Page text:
James McPherson's Media & Politics Blog

Observations of a patriotic progressive historian, media critic & former journalist

  • By the author of The Conservative Resurgence and the Press: The Media’s Role in the Rise of the Right and of Journalism at the End of the American Century, 1965-Present. A former journalist with a Ph.D. in journalism, history and political science, McPherson is a past president of the American Journalism Historians Association and a board member for the Northwest Alliance for Responsible Media.

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March Madness & March badness

Posted by James McPherson on March 15, 2010

Like perhaps a few million other folks, each year I fill out an NCAA bracket for an annual office competition. I never win, in part because I too often go with heart over head (silly liberal!) and in part because I simply don’t pay much attention to college basketball except as it involves the Washington State Cougars and the Whitworth Pirates–neither of which plays the brand of basketball that will be featured on CBS and ESPN during March Madness.

In fact, despite the fact that I played college football (and have a son-in-law who played more and better), still join in a twice-weekly basketball game, and follow a few college and sports teams, I am (like sports columnist Norman Chad) seriously conflicted about the emphasis we as a society put on college and pro sports. I love the games. I hate what they’ve become.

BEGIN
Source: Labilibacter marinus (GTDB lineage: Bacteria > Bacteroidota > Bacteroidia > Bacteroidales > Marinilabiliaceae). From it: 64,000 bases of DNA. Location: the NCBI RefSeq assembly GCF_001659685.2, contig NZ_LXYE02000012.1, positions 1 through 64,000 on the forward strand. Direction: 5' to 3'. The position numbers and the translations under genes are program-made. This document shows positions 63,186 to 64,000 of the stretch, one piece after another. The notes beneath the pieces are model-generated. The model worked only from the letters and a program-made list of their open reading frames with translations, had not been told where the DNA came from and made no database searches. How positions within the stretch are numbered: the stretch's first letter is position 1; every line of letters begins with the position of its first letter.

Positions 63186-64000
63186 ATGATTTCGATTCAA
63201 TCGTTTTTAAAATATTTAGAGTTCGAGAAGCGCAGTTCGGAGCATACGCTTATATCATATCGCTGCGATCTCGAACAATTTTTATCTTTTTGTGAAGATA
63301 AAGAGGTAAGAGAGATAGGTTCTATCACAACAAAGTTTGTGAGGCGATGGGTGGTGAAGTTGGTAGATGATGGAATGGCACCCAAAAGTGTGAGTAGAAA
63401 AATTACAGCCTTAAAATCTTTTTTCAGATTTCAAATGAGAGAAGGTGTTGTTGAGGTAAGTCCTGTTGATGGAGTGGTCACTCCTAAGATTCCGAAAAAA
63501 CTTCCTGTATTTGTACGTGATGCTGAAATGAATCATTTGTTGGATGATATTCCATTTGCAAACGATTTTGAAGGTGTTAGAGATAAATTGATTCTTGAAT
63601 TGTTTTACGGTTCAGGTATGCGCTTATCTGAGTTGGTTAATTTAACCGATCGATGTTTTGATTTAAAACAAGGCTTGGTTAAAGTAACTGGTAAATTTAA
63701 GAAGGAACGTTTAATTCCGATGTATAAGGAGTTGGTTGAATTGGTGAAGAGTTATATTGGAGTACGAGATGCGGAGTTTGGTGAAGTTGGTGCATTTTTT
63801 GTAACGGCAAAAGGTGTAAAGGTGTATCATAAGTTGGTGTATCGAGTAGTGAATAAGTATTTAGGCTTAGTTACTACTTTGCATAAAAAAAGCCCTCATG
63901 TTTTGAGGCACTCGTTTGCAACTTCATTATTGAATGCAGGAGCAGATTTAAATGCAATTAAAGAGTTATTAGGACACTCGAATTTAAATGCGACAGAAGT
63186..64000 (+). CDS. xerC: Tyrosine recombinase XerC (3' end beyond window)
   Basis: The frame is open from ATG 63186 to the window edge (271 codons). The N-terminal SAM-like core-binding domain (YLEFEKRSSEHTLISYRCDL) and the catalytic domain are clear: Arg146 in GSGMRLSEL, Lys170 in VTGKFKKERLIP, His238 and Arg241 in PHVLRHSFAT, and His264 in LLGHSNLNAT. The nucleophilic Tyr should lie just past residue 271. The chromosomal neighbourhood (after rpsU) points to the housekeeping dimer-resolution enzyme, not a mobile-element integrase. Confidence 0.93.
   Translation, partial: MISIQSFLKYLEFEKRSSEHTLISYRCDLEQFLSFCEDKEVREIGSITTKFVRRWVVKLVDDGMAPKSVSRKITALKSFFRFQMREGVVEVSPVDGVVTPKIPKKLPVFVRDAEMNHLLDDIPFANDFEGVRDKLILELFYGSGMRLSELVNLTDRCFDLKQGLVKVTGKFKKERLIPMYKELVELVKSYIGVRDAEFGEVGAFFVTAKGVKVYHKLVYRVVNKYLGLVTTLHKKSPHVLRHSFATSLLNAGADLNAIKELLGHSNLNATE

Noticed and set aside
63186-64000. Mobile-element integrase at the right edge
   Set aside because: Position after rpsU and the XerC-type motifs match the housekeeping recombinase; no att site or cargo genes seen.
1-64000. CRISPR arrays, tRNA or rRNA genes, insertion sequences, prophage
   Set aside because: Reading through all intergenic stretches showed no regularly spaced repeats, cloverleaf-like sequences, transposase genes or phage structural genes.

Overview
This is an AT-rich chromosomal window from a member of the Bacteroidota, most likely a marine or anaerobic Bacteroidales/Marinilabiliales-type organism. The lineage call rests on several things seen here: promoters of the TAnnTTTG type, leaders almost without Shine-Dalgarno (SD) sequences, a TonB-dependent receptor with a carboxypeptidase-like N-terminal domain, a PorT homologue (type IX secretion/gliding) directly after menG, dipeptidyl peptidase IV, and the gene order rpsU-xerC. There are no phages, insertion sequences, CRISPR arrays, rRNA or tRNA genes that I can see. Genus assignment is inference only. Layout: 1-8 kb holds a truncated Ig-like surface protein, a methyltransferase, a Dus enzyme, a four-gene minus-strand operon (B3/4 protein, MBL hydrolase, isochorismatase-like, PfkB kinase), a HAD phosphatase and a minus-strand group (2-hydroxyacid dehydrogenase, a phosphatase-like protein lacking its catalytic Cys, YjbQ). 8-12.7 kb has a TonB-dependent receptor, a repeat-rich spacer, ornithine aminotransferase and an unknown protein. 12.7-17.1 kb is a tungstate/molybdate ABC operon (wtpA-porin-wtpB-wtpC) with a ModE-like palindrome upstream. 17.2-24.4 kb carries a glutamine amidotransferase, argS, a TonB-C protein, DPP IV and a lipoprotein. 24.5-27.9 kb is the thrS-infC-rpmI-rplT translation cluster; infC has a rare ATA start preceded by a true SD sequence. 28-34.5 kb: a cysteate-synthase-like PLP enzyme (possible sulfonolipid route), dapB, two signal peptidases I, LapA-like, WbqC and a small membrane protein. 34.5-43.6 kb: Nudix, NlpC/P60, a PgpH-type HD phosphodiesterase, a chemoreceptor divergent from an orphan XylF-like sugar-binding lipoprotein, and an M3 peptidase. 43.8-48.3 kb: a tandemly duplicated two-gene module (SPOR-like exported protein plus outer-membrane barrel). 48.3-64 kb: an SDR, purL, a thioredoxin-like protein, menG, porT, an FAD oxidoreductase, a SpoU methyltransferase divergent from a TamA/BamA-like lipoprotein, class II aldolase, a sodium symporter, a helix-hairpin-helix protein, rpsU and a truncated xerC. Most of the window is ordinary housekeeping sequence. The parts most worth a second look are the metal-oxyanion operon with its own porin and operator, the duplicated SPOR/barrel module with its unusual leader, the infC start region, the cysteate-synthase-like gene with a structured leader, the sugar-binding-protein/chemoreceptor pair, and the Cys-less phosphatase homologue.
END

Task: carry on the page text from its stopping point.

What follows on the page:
It bugs me that major college football coaches make more money than college presidents. I hate the fact that so few major athletes graduate from college, and that so many of them fail to take advantage of their scholarships. I hate the gambling culture that revolves around sports in general, a practice even sleazier when it involves college athletics (the pool I’m in involves no reward other than bragging rights).

For years I’ve told students that a worthwhile story might start with checking out the cars in the athletes’ parking lot for any major college football or basketball program. We read and hear lots of stories about how athletes have overcome economic adversity to get to college, but we don’t see stories about how they manage to drive there in nicer cars than the ones owned by the faculty. But criticizing the home team doesn’t pay, so the story doesn’t get done.

And I understand it. I’ll be yelling at the TV during the tournament myself, and I have nothing vested in any of the teams. And to show you just how bad I am at this, I offer the highlights of my bracket: Washington, Louisville, Old Dominion, Northern Iowa, Georgia Tech, and Florida State are my first-r0und upsets; Temple, Washington, Louisville and Michigan State are the upset winners in the second round; and my Final Eight are Temple, West Virginia, Louisville, Villanova, Kansas, Michigan State, Georgetown, Ohio State, Syracuse, Vanderbilt, Pittsburgh and Kansas State.

My Final Four are West Virginia, Villanova, Kansas and Kansas State, with Kansas beating Villanova in the championship. And for the next few days, I’m as right as you are.


One Response to “March Madness & March badness”

  1. James McPherson said

    “…with Kansas beating Villanova in the championship.” Sigh.
    I had a good first round, followed by an already-crushing second round. But now I can focus even earlier than usual on cheering for the teams I want to see win: the two PAC-10 teams and all the remaining double-digit seeds.

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